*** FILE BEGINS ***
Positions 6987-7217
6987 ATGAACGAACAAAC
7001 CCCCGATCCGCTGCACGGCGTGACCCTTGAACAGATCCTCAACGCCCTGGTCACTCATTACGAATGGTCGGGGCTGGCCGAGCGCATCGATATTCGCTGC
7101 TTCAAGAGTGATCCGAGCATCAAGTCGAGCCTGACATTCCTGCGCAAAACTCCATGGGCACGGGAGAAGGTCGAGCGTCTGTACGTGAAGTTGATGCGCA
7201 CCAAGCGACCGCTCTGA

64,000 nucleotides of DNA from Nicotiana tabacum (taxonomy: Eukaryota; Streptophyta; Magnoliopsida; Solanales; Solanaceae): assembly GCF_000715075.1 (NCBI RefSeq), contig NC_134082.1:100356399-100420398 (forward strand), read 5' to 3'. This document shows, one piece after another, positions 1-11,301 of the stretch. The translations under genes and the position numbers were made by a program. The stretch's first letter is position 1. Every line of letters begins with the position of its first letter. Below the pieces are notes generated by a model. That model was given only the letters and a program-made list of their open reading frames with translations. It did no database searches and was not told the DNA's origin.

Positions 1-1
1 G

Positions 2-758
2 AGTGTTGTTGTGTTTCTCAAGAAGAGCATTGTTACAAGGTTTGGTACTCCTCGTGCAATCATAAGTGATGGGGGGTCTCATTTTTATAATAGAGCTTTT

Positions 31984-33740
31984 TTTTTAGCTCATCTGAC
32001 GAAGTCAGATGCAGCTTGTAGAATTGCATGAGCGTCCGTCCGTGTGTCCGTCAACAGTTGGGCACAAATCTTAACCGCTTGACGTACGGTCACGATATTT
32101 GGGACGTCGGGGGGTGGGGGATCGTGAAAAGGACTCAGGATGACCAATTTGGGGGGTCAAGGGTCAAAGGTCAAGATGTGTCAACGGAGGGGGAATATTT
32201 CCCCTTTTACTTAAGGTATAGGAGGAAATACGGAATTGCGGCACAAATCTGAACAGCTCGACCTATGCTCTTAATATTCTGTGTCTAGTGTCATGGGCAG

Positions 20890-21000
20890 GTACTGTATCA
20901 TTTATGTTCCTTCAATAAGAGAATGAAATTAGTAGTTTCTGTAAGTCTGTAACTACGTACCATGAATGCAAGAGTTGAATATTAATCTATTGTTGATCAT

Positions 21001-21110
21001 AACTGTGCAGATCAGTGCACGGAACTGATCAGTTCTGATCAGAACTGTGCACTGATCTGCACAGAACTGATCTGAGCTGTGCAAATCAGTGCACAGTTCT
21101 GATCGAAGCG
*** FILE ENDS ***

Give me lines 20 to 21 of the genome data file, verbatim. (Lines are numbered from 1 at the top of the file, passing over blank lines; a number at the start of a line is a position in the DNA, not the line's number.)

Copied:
21001 AACTGTGCAGATCAGTGCACGGAACTGATCAGTTCTGATCAGAACTGTGCACTGATCTGCACAGAACTGATCTGAGCTGTGCAAATCAGTGCACAGTTCT
21101 GATCGAAGCG